Yes, I admit there’s only one measly picture of my dumpling. Try holding half a fiddly dumpling still with chopsticks in one hand and taking a non-blurry picture with the other on a hungry stomach and you’ll see why there’s only one picture. I usually make my sui kow with minced pork alone, but this recipe which has been modified from this recipe is so much better! There’s lots of texture going on in your mouth with this filling and the prawns add an incredible sweetness to it. It was just what I needed on a cold autumn’s day. These dumplings were so good I ate more than six of them in a go. Ok, maybe closer to eight. Ok, eight. Plus dry-style noodles.
The water chestnuts, carrots and mushrooms should be chopped finely so the filling doesn’t fall apart when you bite into the dumpling but not too fine that you lose the texture and flavour from them. My dumpling wrappers were quite thick but I didn’t have much choice in my local Chinese shop, so feel free to use thinner ones, they will taste much better.
I love eating my dumplings with black vinegar to contrast the flavours and cut through the richness of the dumplings. Every time I have dim sum in my favourite Chinese restaurant here I ask for a little dish of vinegar.
Sui Kow recipe
Makes 30 dumplings
100g medium size shrimps (net weight after shelling)
80g minced pork
3 water chestnuts, chopped
1/2 carrot, chopped
2 large dried shiitake mushrooms, or 3 medium ones, softened in hot water, squeezed dry and chopped
3 tbsps finely chopped coriander (leaves and stalks)
2 spring onions, green ends only (chopped)
30 pieces circular dumpling wrappers
1 tbsp oyster sauce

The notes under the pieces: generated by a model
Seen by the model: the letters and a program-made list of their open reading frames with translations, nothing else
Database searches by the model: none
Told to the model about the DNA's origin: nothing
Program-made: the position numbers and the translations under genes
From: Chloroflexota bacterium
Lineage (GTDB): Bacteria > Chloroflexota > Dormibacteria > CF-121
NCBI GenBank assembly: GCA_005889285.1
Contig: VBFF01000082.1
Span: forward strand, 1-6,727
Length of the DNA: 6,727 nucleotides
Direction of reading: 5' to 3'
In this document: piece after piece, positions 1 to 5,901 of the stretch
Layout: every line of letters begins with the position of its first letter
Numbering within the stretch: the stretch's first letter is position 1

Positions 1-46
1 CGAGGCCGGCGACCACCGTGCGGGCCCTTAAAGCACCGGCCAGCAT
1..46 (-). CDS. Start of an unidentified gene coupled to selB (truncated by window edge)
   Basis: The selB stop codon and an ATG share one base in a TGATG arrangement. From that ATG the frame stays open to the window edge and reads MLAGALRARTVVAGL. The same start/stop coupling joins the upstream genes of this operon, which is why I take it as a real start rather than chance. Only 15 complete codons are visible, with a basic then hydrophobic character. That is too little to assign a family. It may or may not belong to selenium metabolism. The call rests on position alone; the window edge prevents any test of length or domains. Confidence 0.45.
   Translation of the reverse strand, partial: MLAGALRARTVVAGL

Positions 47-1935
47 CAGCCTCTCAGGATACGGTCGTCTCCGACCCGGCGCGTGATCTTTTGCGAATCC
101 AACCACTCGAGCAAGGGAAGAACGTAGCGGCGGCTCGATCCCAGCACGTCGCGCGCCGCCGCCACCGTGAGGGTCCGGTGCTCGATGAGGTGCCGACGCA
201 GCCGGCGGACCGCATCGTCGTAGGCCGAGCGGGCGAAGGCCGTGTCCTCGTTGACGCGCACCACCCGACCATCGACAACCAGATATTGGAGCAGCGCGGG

1 tbsp soy sauce
1 tbsp Shaohsing rice wine
1 tsp sesame oil
1 tsp cooking oil
1 tsp cornstarch
Dash of white pepper powder
1. Take half the prawns and mash them up with the flat part of your knife, sliding it downwards on the chopping board away from you. Then chop them up a little to make them slightly sticky. Chop up the rest of the prawns coarsely.
2. Mix all of the ingredients together with the seasonings and leave to marinade in the fridge for an hour.
3. Prepare your little workstation. Liberally flour a baking tray or large plate. Have a small dish of water on standby. Boil some water in a pot – about 2/3 filled. To ensure your dumpling filling is adequately seasoned, cook a teaspoon of it in the pot and taste to adjust. You can always adjust food that is under-salted but not the other way.
4. Dry your hands thoroughly with a dish cloth. I found it helpful to flour mine periodically as well. Take half a heaped tablespoon of the filling and place into the centre of the dumpling wrapper. Dampen a semicircle edge of the wrapper, fold it in half and seal firmly, pressing out any air pockets. RESIST the urge to overfill your dumpling, you will rue your decision when your dumplings fall apart in the boiling water. Place the dumpling onto the floured tray, and repeat with the rest.
5. To cook, place a few dumplings one by one into the boiling water and stir gently to prevent them sticking to each other and to the base of the pot. They are cooked when they float to the top and the wrapper becomes slightly translucent. Drain them and serve them in a bowl of chicken broth, garnished with some chopped coriander or spring onions. Dip into black vinegar and enjoy!
6. To store the rest, flour the top surfaces of the dumplings and cover with cling film. Place in freezer.